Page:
Can you tell me more about how you invented that imaginary language?
It started to develop about 20 years ago, when my son was learning to read and write. When you watch kids enter the world of written languages, it’s fascinating. They start making their letters and then mess them up and make them their own. Watching my son do this, I thought, why can’t I make up my own language? I put some of my son’s writing in my journal, and then I started to make up some letters around it. I don’t hear the language in my head yet, but I have dreamed in it. It’s become a full-fledged language to me — I’ll just sit there at night and write in it like it’s English.
In some of your works there are legible English word lists, though — playful, slangy pairs of words, such as “Orb Brain” and “Muddle Head.” Where do those come from?
Freelance book indexing was my day job for years. Having indexed hundreds of books, I have a tendency to organize things in lists and columns. The words come from different places. I’ve found some in science books, like “Simple Sponge” or “Primal Slime.” If there’s a phrase I like, I’ll throw it in there. It’s a way of having more information in the work, in a different way than with the imaginary language.
Your newest works are inspired by another way of picturing and organizing information: the “Winter Counts” made by Indigenous people of the American Plains. In these drawings on hide, paper or muslin, important tribal events are recorded with small pictographs. What drew you to these objects?
Yes, the tapestries that you see in “Navigator” are very influenced by the Lakota Winter Counts, which I saw at the Metropolitan Museum of Art in the show “The Plains Indians: Artists of Earth and Sky.” The Native Americans used them as calendars and historical documents. They would make one character per year, representing a war or a death or a celestial event or a harvest, in a kind of spiral pattern. I just love the way the information was compiled. I guess it relates to indexing and the way I like to order things.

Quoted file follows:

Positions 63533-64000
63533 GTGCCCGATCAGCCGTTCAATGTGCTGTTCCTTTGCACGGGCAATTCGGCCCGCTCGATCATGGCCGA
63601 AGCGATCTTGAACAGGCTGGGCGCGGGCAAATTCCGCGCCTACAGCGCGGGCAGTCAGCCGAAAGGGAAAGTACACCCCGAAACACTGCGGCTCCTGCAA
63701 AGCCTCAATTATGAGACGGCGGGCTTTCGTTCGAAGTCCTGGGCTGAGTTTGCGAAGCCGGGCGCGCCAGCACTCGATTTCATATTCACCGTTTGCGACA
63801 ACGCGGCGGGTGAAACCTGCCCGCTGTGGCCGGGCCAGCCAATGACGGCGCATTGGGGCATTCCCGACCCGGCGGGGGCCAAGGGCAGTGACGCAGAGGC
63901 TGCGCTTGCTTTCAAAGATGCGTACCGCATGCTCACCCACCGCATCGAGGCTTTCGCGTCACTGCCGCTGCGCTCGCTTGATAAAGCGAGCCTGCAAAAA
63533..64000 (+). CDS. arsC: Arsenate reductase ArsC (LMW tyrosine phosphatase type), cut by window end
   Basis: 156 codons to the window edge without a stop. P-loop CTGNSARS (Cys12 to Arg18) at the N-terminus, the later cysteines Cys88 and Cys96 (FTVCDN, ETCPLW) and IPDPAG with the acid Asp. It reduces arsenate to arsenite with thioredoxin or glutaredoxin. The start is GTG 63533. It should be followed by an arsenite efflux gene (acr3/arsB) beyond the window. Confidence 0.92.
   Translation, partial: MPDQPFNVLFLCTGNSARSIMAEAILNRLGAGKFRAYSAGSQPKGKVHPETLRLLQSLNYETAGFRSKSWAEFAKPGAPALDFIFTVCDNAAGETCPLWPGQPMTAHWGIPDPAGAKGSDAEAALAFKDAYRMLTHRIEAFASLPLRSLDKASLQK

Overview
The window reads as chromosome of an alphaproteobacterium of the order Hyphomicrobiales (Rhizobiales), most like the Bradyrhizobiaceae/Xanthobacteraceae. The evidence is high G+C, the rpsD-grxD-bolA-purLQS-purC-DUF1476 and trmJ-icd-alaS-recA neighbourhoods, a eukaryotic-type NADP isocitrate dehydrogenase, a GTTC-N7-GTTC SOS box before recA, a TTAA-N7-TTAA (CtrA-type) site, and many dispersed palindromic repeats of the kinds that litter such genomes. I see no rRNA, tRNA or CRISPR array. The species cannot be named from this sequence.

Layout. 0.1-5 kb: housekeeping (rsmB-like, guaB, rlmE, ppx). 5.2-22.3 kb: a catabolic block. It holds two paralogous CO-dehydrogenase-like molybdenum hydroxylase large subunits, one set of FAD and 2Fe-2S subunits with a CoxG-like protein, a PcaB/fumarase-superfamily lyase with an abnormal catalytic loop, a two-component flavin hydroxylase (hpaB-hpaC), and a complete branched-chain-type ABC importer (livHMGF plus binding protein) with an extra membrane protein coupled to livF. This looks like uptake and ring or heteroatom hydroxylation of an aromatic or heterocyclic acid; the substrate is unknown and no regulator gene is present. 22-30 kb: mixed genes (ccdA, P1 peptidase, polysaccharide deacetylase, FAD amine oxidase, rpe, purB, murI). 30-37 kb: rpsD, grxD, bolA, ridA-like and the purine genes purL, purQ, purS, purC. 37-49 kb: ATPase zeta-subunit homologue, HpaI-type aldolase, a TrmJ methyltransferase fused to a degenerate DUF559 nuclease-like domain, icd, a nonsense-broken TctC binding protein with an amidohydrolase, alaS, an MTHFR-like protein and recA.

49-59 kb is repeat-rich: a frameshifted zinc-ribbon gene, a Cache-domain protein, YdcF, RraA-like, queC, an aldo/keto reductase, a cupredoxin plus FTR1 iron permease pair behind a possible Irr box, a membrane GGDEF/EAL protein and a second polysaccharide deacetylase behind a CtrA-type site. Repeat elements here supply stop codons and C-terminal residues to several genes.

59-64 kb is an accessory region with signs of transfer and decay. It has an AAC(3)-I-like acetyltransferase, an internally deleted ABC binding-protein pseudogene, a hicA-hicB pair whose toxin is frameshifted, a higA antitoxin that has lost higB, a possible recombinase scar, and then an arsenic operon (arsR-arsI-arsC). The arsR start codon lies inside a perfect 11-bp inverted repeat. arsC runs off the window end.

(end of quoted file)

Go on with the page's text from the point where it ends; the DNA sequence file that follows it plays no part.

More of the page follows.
You have recently joined the roster of Andrew Edlin gallery, which is focused on artists who are self-taught or described as “outsider” for other reasons. You have more of a traditional art education. How do you feel about this new context for your art?
I went to art school, but I think of myself as an educated outsider. I don’t really think about current trends in the art world, and I have always followed my own stubborn interests. “Outsider” can be a difficult term, but Andrew certainly is welcoming of work that is not easily explained or understood. He shows artists who really didn’t care what the world thought and followed their vision.
Who are some artists you really admire?
In terms of outsider artists, Melvin Way is probably my favorite because he too has his own secret language and he’s not explaining it to anybody. Ionel Talpazan is another favorite — he had a U.F.O. experience as a child, and he spent the rest of his life making art about it. And James Hampton’s “Throne of the Third Heaven,” this installation he made for years in his garage without anyone knowing, is just amazing. But my favorite artist is Goya, because he scares me more than anybody. And I love Alfred Jensen’s diagrams, and anything by Jasper Johns. My interests are eclectic, and not based on current events or politics or trends. They’re much more otherworldly than that.